The National Archives of Australia will get an extra $67.7 million to save its decaying records including war-time speeches of John Curtin and one of the few documents from the descendants of the mutineers on the Bounty.
After months of revelations from The Sydney Morning Herald and The Age about the plight of the National Archives, the federal government’s expenditure review committee on Wednesday signed off on the money to accelerate a four-year digitisation program of at-risk documents.
Senator Amanda Stoker says the extra money to the National Archives will ensure it can digitise its most at-risk documents.Credit:Dominic Lorrimer/Supplied.
It will also cover additional staffing to deal with a years-long backlog of applications by historians and students to access federal documents. Some of the money will go towards enhanced cyber security.
Assistant Minister to the Attorney-General, Amanda Stoker, said the money would help protect Australia’s history.
“This funding shows the Morrison government isn’t just committed to protecting the at-risk digital records. It shows we’re prepared to build the capability of the National Archives of Australia to make it a world leader in its operations for decades to come,” she said.
The Sydney Morning Herald and The Age revealed in June that the money was poised to flow to the Archives which has struggled to protect 384 kilometres of records under the weight of years of funding cuts.
The Tune review of the National Archives, released in March, recommended a $67.7 million seven-year project to urgently digitise the records most at risk.
Those most at risk are the only register of births, deaths and marriages from Pitcairn Island, which was home to the Bounty mutineers, along with many other unique archives including wartime speeches of John Curtin and personnel files of RAAF non-commissioned officers from World War II.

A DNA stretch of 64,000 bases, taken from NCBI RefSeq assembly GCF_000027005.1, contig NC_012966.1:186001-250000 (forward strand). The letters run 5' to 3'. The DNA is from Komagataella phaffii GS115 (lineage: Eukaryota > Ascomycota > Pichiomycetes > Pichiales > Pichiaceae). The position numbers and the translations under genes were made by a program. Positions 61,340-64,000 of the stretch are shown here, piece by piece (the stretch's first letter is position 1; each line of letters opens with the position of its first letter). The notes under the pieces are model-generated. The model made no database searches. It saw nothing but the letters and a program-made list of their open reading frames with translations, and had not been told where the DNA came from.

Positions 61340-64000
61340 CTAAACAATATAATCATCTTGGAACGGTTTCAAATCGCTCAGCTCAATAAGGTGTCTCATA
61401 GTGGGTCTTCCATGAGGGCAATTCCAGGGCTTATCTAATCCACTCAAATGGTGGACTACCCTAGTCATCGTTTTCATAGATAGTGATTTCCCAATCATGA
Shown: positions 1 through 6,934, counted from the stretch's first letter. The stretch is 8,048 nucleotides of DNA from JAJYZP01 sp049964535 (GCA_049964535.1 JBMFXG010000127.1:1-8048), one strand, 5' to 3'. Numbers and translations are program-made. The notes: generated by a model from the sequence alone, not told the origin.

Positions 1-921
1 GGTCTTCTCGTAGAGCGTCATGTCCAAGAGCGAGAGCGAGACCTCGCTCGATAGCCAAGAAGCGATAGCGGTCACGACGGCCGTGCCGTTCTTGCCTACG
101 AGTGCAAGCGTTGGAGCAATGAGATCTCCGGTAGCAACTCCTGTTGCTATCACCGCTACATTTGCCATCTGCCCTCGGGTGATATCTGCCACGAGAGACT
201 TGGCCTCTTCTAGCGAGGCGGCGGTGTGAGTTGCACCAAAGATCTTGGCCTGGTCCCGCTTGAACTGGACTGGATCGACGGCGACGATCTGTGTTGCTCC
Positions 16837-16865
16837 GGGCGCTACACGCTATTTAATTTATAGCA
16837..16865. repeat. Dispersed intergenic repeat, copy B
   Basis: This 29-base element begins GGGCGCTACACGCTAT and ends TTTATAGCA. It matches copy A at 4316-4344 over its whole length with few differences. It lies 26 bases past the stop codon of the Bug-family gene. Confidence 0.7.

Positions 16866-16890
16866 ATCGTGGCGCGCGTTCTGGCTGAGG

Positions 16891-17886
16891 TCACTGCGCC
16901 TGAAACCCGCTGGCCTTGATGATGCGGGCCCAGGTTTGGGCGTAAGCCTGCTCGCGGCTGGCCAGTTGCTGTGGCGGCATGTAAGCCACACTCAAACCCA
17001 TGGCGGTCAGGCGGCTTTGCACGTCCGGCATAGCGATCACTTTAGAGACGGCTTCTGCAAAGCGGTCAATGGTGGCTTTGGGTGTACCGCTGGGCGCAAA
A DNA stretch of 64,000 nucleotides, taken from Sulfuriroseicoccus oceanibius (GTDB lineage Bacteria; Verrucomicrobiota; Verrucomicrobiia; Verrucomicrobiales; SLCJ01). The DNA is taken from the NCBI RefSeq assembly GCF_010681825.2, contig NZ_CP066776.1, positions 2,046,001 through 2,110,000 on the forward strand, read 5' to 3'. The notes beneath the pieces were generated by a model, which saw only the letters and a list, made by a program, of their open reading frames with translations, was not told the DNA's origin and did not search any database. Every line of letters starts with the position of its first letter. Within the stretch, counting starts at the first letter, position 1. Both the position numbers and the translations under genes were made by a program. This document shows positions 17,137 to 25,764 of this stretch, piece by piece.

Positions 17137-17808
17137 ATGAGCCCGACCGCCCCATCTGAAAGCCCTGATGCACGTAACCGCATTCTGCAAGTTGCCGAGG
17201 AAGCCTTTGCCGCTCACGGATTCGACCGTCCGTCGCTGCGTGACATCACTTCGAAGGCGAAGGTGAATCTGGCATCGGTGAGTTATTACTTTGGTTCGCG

The extra money is only part of the response to the Tune review, which also recommended the government spend $167. 4 million to help the National Archives establish a fifth-generation digital archive with state-of-the-art technology and expertise to make sure digital records are properly preserved.
The National Archives has already started work to develop this. However, the Tune review says it is not sustainable for it to pay for this out of its existing budget and the government must allocate specific funding.
The review suggests putting the National Archives in charge of managing information across the entire Commonwealth government, to make sure record-keeping is standardised.
This would involve 630 records and information management staff from the largest agencies transferring to the National Archives’ employ.
It anticipates that while the staffing costs for the National Archives would increase massively – if the recommended changes are agreed it would triple its number of employees – there would be significant savings across the whole of government from this more centralised model.
Senator Stoker said a full government response to the Tune review would soon be released.
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